Purrhura conures types - part 1: Species vs subspecies vs mutation


Supporting Member
Parrot of the Month 🏆
May 23, 2018
Bourke's parrots, green cheeked conure
Almost 2 years ago I wrote a 3-part article about conure types of genus Pyrrhura. Originally it was written for Facebook group, which was deleted few days ago. I thought I'll translate it to English and post here. Only two parts are saved (1 & 3), but I'll try to rewrite the lacking part 2.
1. If you find some grammar mistakes, don't be afraid to point out them. On Monday I'm writing an English exam and this may help me what I should repeat.
2. All 3 parts are about conures of genus Pyrrhura, but this part may be useful for each person, who confuses species, subspecies and mutations, no matter what parrot type - because the meaning is exactly the same.

Species vs subspecies vs mutation
By Rozalka, original version posted in 2020, translated to English in 2022

Some people confuse these notions, so I’ll try to explain them.

Species – it’s a taxonomic rank below genus (in this case – Pyrrhura). It may be green cheeked, crimson bellied, black capped conure and many others. Different species shouldn’t be crossbred (however green cheeked and black capped conures crossbreed in the wild).

Subspecies – a taxonomic rank below species. Not every species has subspecies and they not always have English names. The most often subspecies which have English names, are ones with unsure taxonomic rank (I mean they can be separated as different species, example: Azuero conure – P. (picta) eisenmanni). In the case of the most common species (green cheeked conure), no subspecies have English names. They shouldn’t be crossbred, exception – P. molinae molinae and P. molinae hypoxantha (explanation below).

Mutation – coloration (usually) bred in captivity. It means, they aren’t in the wild (exception – yellow sided, about it later). Different mutations you can crossbreed. They are common only in one species – green cheeked conures, but there are some mutations in other species too. Examples: yellow sided, cinnamon, turquoise.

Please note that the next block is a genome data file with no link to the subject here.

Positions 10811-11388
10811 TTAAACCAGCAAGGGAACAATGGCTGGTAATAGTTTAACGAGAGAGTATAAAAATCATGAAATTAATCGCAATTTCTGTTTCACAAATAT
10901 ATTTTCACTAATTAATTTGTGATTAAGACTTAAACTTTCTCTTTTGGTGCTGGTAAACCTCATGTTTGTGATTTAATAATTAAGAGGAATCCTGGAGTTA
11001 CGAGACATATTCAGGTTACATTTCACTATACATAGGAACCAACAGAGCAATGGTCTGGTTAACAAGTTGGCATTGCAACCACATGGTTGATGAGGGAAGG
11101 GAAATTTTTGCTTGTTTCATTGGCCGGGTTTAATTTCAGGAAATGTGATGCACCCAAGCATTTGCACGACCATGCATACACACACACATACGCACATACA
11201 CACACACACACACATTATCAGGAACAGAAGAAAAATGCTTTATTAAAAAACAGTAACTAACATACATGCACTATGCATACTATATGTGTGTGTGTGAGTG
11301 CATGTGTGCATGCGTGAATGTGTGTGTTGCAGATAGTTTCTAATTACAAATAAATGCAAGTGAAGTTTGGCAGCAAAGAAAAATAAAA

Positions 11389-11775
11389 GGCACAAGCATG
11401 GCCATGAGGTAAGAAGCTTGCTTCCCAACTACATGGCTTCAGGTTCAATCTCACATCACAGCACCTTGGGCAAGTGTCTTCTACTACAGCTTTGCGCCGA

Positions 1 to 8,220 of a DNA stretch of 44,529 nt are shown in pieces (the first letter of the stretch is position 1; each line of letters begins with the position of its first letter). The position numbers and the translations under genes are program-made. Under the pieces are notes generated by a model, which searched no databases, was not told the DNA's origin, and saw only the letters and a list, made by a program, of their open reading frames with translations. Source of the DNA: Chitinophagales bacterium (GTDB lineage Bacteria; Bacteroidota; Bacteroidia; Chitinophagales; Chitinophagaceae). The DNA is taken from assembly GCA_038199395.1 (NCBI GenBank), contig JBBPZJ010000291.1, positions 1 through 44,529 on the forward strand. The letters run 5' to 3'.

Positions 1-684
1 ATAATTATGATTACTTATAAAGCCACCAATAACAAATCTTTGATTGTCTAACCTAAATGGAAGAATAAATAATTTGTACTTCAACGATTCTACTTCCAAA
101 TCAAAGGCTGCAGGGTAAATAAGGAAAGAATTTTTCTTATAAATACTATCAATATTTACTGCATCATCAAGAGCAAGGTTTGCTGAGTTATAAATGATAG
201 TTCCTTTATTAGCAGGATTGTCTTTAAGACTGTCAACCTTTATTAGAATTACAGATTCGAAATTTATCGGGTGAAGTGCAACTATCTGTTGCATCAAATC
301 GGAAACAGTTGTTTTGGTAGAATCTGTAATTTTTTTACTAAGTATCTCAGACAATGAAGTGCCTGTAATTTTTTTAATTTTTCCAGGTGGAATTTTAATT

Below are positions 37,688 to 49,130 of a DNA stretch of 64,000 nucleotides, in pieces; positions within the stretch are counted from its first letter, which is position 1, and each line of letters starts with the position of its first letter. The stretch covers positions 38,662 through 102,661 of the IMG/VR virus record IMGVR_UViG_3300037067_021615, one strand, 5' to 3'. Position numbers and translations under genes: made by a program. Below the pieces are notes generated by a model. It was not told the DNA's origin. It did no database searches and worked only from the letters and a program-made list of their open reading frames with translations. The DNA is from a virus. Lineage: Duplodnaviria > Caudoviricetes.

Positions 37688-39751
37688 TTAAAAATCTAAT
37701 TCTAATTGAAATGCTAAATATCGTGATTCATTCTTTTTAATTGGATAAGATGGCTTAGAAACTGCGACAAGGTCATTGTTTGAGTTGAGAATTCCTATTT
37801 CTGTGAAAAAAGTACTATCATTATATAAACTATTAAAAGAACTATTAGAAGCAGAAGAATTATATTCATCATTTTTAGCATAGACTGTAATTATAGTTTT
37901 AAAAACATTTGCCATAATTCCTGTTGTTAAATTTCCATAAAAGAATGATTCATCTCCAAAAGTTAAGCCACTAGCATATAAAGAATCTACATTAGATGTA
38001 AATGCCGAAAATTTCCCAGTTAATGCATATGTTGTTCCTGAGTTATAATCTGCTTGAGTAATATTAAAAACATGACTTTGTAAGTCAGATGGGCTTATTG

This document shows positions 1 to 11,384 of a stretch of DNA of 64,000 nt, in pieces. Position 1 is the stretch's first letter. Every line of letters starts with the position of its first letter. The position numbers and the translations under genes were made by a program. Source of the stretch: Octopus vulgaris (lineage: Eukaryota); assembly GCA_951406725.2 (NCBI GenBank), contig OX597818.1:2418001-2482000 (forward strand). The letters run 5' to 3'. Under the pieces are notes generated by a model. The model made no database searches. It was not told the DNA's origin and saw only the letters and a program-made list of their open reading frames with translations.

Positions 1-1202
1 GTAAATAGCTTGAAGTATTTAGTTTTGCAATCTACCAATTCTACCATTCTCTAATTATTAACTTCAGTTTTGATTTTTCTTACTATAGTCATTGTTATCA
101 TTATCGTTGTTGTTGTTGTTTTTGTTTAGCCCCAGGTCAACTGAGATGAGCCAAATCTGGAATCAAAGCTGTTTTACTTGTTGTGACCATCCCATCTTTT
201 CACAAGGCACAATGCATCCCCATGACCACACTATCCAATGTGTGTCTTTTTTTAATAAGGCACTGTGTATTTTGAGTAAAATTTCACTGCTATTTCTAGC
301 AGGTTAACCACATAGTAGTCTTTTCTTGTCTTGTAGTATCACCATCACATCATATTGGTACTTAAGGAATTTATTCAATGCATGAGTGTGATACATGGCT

Yellow sided green cheeked conure has a bit more complicated definition. It is a mutation, which lives naturally in the wild and they have own range isolated from normal GCC’s. This is why it also is a separated subspecies – P. molinae hypoxantha. Later, in the captivity, it turned out it the opaline mutation. So, here’s the exception – you can crossbreed.

Additionally – what if we crossbreed?

Hybrid – a cross between two different species or subspecies (exception: P. molinae molinae x P. molinae hypoxantha doesn’t exist). It’s ok, if you get a hybrid accidentally. Pyrrhura conures are close relatives, so the offspring shouldn't have any health problems (they crossbreed even in the wild as mentioned before). In the next generations, the birds still are hybrids. Some people say that when they cross a black forest conure (green cheeked x black capped hybrid) with a green cheeked conure, they get a green cheek again. It ISN’T TRUE. It always is a hybrid. So, now imagine – what if we all start crossbreed all species? The clear species would be lost. Curiosity: it is possible to crossbreed conures of different genera (e. g. Pyrrhura x Aratinga). They are less related, so the offspring may have more health problems.

Combination - in every day life, we usually call it as just a mutation. Each mutation has own way of inheritance, so there’s no such thing like ‘mutation hybrid’. If from genetics we get two or more mutations in one bird, we call it as a combination. Examples: pineapple, turquoise yellow sided, cinnamon dilute, opamint.
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great info

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